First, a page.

What do you think are the biggest challenges facing URHS and rail preservation as a whole?
As I see it, the gap between small and large rail organizations is widening. Many smaller groups are dying out, and at the same time, larger ones are celebrating their best year to date. Railroad preservation is certainly growing as a whole, but as time wears on, the weak among us will inevitably be left behind. In the process, we will lose good artifacts that were saved and restored with the best of intentions.
This has always been my fear for URHS. This is why I am focused on growth for our organization. URHS wants to build one big museum here in New Jersey that is nothing less than spectacular. Not just because that would be fun, but because a museum that can maintain the public’s interest forever is vital to the survival of our collection. I think often of the quote from architect Daniel Burnham, “Make no little plans. They have no magic to stir men’s blood and probably will not themselves be realized.”
We are not the only organization in New Jersey that needs a permanent home, and our plans include bringing those others into our efforts as well. I think our industry as a whole would benefit from the pooling of collections and resources. Larger organizations have much greater means and fundraising power. With that comes stability, better facilities, and most importantly, better public offerings.
Among the many projects URHS is tackling right now, what are you most excited about?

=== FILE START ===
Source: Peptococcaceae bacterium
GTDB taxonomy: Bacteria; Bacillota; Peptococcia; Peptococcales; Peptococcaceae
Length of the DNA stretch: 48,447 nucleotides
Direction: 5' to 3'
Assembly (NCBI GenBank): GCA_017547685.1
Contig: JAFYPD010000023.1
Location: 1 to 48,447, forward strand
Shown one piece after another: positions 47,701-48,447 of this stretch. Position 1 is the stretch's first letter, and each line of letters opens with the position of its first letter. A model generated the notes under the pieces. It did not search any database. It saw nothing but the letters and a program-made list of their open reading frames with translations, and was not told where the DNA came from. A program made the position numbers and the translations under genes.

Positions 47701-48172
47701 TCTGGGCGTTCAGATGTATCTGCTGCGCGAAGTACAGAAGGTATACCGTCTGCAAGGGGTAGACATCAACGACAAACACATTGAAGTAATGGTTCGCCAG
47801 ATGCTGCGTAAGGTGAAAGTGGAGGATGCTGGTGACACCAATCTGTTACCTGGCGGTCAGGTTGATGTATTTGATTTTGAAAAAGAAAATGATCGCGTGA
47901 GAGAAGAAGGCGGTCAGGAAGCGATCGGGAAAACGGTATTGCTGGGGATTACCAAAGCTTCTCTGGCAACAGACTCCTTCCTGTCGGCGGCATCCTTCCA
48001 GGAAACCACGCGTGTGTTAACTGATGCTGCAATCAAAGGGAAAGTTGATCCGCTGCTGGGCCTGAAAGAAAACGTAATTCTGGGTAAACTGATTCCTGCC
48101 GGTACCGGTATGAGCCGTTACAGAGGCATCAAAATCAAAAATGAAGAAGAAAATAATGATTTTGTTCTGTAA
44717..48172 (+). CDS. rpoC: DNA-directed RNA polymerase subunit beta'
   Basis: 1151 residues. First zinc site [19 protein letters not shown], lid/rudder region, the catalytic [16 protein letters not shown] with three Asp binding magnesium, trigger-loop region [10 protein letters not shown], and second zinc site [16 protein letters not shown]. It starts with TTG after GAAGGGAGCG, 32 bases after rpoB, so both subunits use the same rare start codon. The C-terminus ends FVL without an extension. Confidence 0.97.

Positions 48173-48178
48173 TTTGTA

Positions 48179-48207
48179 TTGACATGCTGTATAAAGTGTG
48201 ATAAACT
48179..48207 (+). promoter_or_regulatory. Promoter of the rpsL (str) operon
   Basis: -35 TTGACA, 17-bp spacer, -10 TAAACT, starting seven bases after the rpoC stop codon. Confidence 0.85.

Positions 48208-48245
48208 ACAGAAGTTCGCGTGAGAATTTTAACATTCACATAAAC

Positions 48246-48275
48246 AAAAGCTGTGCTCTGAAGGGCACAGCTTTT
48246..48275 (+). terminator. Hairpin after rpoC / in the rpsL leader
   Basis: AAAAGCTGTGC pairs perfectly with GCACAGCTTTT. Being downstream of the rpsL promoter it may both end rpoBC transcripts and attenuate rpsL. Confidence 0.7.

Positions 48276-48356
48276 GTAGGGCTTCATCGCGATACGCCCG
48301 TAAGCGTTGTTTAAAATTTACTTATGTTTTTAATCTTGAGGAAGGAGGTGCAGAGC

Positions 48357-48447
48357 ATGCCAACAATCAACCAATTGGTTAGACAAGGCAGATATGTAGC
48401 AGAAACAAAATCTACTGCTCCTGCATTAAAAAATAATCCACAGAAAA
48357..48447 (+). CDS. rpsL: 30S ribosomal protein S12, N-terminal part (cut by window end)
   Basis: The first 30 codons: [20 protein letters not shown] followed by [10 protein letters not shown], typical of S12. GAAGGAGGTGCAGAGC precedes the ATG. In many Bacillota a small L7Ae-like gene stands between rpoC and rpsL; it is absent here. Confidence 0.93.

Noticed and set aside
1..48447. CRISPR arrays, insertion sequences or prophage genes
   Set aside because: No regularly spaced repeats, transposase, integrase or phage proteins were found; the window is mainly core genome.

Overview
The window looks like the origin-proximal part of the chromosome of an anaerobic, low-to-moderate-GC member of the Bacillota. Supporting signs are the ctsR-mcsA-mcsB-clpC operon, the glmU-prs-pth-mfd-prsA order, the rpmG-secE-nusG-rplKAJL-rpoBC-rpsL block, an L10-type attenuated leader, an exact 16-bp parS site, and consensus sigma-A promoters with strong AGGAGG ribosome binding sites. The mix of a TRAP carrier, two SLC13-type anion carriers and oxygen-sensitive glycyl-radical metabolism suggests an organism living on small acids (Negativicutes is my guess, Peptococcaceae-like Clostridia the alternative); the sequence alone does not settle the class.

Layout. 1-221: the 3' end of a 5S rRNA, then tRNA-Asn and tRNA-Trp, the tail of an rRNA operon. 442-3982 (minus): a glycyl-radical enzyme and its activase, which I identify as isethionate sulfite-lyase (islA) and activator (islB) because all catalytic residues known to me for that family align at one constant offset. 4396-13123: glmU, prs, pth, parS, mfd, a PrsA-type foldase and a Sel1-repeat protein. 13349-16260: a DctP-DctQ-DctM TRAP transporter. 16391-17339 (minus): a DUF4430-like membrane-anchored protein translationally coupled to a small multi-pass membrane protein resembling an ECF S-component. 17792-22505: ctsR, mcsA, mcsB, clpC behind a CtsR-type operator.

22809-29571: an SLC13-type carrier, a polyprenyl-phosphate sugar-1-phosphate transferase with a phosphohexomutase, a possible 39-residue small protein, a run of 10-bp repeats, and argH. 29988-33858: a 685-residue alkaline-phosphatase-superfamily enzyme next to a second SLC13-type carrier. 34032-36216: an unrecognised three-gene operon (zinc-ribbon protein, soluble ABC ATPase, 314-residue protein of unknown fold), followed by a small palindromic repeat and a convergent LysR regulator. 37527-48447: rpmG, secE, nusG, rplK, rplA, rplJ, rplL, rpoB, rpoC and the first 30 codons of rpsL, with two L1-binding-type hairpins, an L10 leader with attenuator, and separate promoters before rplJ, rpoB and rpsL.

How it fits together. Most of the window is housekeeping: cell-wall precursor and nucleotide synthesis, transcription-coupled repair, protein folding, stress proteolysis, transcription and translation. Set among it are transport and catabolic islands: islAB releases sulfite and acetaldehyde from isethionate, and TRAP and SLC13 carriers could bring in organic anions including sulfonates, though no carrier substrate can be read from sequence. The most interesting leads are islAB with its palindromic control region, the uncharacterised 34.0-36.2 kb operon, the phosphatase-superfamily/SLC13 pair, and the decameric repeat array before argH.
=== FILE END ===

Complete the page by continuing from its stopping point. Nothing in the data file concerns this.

Certainly, our most exciting project is the restoration of Erie Lackawanna 3372. It is the last of the first of its kind—the only GE U34CH left in existence. The U34CH was the singular biggest milestone in the modernization of commuter railroads in New Jersey. It was the standard bearer for the locomotives and cars we still use today.
Last year, we worked with FMW Solutions to evaluate the condition of 3372 and determined that it absolutely can and deserves to run again. These engines were unique in their day, and they left an indelible impression on the people who ran them, fixed them, and rode behind them. Many of those folks will get to relive a bit of their own past when they hear 3372 run again.
Because these engines are so beloved in New Jersey, we intend to crowdfund as much of this project as we can. You can donate online at URHS.org/u34ch.
URHS announced in 2022 that it would restore Erie Lackawanna U34CH 3372 to operation. Photo Courtesy of URHS.
As one of the youngest executive directors in rail preservation, what advice do you have for other young people getting involved with the industry?
I consider myself uniquely fortunate to have the opportunities I have had in my 20s. I have spent 10 years as a volunteer building my skill set and guiding principles based on what I see others do well. My advice to other young people is to never stop learning. Make friends, ask questions, ride trains, tour shops, visit museums, and take every single good practice you see and hear.
I highly recommend familiarizing yourself with the Secretary of the Interior’s Standards for the Treatment of Historic Properties. Railroad preservation is a constant debate between what is proper and what is practical, but these guidelines are at least a great North Star to guide your work and yield the best end product possible.
Finally, never allow yourself to be deterred by the inevitable politics of volunteer organizations. There is not an organization on this earth that does not need young people–some groups just take longer to realize that fact. I and my colleagues have seen the benefits of sticking to the mission, no matter how frustrating the process, and URHS is better off for it. I truly trust the people I work with today, and I am lucky to be in the position I am today because they trust me.